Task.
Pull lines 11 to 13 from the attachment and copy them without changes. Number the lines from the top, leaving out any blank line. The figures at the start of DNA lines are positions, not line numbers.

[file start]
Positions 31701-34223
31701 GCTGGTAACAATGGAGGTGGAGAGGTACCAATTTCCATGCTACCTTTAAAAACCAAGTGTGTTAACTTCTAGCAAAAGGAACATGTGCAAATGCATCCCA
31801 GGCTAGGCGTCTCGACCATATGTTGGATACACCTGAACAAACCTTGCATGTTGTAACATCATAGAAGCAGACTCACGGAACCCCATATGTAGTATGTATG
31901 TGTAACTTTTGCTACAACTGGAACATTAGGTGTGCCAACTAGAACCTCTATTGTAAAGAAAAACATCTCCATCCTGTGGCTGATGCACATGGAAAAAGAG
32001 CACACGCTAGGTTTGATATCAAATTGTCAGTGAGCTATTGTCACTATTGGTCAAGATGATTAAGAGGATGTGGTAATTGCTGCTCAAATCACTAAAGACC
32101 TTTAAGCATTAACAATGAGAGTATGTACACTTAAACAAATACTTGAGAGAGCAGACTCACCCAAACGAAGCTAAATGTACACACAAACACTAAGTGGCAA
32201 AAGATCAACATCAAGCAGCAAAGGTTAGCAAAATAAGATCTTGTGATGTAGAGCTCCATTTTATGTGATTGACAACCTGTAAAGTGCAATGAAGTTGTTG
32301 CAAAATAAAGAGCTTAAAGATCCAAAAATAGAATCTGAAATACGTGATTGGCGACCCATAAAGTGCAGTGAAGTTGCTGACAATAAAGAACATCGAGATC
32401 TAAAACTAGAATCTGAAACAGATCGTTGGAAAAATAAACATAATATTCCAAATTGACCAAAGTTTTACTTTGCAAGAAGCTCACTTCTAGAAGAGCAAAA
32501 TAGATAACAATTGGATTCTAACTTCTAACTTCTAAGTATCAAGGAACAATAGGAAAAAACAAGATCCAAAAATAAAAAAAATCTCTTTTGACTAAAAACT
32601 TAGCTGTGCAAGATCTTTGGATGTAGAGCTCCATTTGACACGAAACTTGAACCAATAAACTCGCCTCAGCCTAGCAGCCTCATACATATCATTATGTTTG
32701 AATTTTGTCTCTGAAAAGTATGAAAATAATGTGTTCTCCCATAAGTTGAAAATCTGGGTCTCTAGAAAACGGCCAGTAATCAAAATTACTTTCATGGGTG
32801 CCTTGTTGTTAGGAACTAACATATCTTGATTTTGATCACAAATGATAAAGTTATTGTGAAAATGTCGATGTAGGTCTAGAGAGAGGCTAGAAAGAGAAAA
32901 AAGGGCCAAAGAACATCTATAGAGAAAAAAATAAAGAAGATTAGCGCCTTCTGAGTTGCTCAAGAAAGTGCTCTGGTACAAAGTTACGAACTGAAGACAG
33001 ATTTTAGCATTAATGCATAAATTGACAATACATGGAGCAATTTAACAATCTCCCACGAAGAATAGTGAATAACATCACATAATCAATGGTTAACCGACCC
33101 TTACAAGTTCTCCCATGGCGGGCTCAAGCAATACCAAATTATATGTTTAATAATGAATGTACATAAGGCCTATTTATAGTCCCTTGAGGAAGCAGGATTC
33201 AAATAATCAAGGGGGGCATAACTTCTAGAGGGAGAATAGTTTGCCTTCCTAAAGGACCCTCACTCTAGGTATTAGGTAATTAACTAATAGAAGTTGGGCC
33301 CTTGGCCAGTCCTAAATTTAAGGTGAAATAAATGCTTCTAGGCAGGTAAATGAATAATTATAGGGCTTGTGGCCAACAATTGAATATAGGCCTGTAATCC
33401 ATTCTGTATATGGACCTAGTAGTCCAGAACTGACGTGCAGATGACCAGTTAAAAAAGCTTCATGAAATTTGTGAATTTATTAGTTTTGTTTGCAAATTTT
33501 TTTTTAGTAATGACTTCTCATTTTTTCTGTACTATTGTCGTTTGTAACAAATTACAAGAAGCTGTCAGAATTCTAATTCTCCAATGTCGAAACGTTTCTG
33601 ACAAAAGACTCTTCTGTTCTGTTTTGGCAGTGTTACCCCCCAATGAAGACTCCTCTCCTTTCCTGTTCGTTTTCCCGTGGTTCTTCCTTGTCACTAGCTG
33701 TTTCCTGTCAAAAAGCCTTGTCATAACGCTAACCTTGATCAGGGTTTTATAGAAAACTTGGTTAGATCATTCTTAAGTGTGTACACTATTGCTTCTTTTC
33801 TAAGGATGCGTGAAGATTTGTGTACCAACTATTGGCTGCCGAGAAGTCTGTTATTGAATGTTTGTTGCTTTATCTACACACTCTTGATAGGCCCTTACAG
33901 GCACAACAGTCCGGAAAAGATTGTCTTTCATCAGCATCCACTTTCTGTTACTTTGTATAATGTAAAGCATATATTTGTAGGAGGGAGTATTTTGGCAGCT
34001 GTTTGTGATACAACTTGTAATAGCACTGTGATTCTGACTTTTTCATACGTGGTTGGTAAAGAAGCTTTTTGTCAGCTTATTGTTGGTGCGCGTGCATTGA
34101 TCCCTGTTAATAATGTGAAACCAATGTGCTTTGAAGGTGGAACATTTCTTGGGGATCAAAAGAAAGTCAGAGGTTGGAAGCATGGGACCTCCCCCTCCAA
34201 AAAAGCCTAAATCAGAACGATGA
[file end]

32601 TAGCTGTGCAAGATCTTTGGATGTAGAGCTCCATTTGACACGAAACTTGAACCAATAAACTCGCCTCAGCCTAGCAGCCTCATACATATCATTATGTTTG
32701 AATTTTGTCTCTGAAAAGTATGAAAATAATGTGTTCTCCCATAAGTTGAAAATCTGGGTCTCTAGAAAACGGCCAGTAATCAAAATTACTTTCATGGGTG
32801 CCTTGTTGTTAGGAACTAACATATCTTGATTTTGATCACAAATGATAAAGTTATTGTGAAAATGTCGATGTAGGTCTAGAGAGAGGCTAGAAAGAGAAAA